Hiking – the Garden Route is well-known for its large variety of short and multi-day hiking trails. Probably the most popular is the 48km-long 5-day Otter Trail from Storms River Mouth along the coast to Nature’s Valley. The Outeniqua Trail is the longest hike on the Garden Route. It commences at Beervlei hut at an old forestry station just off the Seven Passes Road inland from Sedgefield. From here it traverses 108km of forest and fynbos covering the slopes and foothills of the Outeniqua Mountains. It finishes 7 days later at Harkerville between Knysna and Plettenberg Bay. 

The Harkerville Hiking Trail is a 24km-long, 2-day circular trail aimed at fit hikers that don’t have a fear of heights. It starts and ends at the Harkerville Forest Station. 

Kranshoek Coastal Walk is a spectacular 9km-long circular route covering a section of the Harkerville coastline.

The 61km-long Tsitsikamma Trail starts at the Nature’s Valley Rest camp and heads for the slopes of the Tsitsikamma mountains, away from the coast. It finishes at either Storms River Bridge or Storms River Village.

There are also some beautiful slack packing options the 65km-long, 5-day, Garden Route Trail between Wilderness and Knysna; the 48km-long, 5-day Oyster Catcher Trail between Mossel Bay and Gourits River Mouth; and the 17km-long, 2-day Dolphin Trail from Storms River Mouth east along the coast to the Fernery.

Nature Reserves – there are 4 nature reserves in the region. These are the Outeniqua Nature Reserve at George, the Goukamma Nature Reserve between Sedgefield and Buffalo Bay, the Robberg Nature Reserve at Plettenberg Bay, and the Keurbooms Nature Reserve, also at Plettenberg Bay.

All offer good birding and each has a network of hiking trails - except Keurbooms, which has river-based activities instead. 

Forests – these thickly-wooded areas are alive with unique life forms, birdsong, fungi, ferns, frogs and feathered creatures. The towering Outeniqua yellowwoods, some 800 years old, are the pillars of the forests and magnificent in stature. From George through to Nature’s Valley there are several sections of forest where visitors can walk or picnic beneath the canopy. These include the Groeneweide Nature Walk, at Groenkop Farleigh Indigenous Forest near George.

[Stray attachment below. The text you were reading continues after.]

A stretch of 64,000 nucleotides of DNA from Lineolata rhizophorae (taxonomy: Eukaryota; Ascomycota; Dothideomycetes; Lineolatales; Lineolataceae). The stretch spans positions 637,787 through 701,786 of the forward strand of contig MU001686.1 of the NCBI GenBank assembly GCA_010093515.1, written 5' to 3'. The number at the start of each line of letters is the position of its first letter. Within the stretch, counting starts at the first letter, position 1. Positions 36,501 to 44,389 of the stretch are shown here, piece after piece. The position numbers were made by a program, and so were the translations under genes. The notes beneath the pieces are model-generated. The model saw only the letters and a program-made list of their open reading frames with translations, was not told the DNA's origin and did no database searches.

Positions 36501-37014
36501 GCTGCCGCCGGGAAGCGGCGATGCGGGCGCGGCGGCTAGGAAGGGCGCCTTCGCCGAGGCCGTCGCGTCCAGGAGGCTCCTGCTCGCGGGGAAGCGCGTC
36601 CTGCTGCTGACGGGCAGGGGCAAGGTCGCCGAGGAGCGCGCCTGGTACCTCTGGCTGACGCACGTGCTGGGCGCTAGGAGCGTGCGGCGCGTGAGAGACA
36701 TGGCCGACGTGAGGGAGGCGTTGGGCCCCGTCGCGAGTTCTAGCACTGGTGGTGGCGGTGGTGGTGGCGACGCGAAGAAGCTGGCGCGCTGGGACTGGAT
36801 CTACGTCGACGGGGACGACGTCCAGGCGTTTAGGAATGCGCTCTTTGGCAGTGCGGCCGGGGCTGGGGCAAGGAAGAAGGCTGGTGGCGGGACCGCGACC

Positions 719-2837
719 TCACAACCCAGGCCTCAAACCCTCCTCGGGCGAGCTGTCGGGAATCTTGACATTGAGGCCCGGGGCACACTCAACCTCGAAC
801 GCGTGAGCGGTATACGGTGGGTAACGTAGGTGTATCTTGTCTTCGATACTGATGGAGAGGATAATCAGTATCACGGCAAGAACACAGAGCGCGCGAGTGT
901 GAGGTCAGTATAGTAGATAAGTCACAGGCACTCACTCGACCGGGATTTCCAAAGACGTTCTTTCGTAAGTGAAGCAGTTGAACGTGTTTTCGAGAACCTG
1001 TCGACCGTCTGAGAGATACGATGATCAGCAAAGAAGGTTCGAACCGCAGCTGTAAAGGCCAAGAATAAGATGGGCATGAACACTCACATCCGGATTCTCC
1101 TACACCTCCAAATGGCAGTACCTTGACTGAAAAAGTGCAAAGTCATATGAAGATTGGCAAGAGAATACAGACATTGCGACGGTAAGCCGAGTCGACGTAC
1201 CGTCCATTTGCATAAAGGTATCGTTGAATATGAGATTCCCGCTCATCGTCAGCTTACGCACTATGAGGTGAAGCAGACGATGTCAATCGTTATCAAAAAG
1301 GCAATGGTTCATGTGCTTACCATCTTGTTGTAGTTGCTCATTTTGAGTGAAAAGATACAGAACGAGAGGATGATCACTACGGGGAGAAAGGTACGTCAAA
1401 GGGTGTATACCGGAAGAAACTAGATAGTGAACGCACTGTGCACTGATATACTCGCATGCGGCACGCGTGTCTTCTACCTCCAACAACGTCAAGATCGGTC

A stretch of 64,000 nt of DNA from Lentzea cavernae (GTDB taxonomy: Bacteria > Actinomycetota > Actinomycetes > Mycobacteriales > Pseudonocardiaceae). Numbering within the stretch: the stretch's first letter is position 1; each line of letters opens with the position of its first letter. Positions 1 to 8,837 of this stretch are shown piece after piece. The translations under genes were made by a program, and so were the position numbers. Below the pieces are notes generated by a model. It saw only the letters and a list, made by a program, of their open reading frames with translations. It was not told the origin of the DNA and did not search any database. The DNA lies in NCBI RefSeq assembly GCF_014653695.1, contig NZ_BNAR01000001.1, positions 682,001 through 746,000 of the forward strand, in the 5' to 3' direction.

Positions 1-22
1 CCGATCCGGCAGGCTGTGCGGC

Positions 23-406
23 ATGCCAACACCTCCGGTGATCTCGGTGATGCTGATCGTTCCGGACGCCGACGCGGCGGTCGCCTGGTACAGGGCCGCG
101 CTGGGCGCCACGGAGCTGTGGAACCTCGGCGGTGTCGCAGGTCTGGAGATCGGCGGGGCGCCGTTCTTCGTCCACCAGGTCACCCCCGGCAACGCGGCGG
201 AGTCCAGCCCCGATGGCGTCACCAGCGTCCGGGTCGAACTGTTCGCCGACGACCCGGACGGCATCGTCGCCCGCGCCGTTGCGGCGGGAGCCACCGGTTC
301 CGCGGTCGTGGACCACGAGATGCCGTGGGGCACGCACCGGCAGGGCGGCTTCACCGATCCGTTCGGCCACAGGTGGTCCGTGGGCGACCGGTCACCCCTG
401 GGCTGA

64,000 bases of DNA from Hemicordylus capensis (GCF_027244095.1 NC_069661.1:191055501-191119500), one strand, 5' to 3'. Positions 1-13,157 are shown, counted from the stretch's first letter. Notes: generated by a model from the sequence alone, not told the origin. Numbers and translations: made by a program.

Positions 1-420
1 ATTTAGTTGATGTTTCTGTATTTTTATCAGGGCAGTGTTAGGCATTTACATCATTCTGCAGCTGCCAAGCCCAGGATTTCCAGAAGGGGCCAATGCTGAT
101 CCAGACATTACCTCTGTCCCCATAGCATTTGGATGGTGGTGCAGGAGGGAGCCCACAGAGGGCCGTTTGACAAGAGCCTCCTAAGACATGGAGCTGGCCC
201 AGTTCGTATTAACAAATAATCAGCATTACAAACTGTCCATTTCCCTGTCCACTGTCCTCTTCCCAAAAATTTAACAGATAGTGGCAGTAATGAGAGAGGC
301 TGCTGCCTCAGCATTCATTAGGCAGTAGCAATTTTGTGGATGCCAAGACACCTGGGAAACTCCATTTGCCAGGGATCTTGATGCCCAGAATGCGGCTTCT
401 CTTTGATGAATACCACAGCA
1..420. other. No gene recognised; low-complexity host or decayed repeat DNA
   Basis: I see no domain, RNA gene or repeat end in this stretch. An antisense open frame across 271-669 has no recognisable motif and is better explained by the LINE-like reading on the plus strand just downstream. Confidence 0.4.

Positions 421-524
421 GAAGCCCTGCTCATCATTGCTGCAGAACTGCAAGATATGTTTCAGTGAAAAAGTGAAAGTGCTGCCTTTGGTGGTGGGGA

Around Knysna, there are 3 main forest areas. Goudveld lies north-west of town and is accessed via the rural area of Rheenendal. It is home to the locals’ favourite picnic spot of Jubilee Creek, the worked-out Bendigo gold mine, and the isolated gorge known as Drupkelders. Gouna is north of town and links up with Diepwalle, which lies to the east. The Garden of Eden is a small patch of forest alongside the N2, accessed along boardwalks between Knysna and Plettenberg Bay. Also here is the Harkerville Forest. In the east of the region, around Nature’s Valley, the forests of the Tsitsikamma National Park virtually spill onto the beaches and rocky headlands.   

Beaches and lagoons – for many the wide, sweeping stretches of beach that glint like a string of pearls along the coastline are what the Garden Route is all about. These are found throughout the region and most are accessible via minor roads off the N2. If the rough and tumble of surf isn’t quite your thing then the more tranquil waters of the Knysna Lagoon, the Keurbooms Lagoon at Plettenberg Bay, and the Sedgefield Lagoon are popular options.

The Maritime Museum – visitors who enjoy a good museum should head to Mossel Bay. Here the maritime history of the area can be explored at the Dias Museum Complex where you can board a replica of Bartolomeu Dias’s caravel. There’s also a collection of ancient maps from those days and a good shipwreck display. Here too stands the 500+-year-old Post Office Tree. The museum complex houses a Shell Museum, said to be the largest in South Africa. There is also an aquarium. The complex is open from 09h00-16h45, Monday to Friday, and from 09h00-15h45 on weekends and public holidays.

Golf – for those who consider golf to be a large part of a holiday, there are premier golf courses along virtually the entire Garden Route. These include the 18-hole championship course at Pinnacle Point near Mossel Bay; the 3 courses of Fancourt at George; the Knysna Golf Club; Simola Golf & Country Estate (Knysna); Pezula Championship Course (Knysna); Plettenberg Bay Country Club; and Goose Valley Golf Club (Plettenberg Bay).

When to go

To Do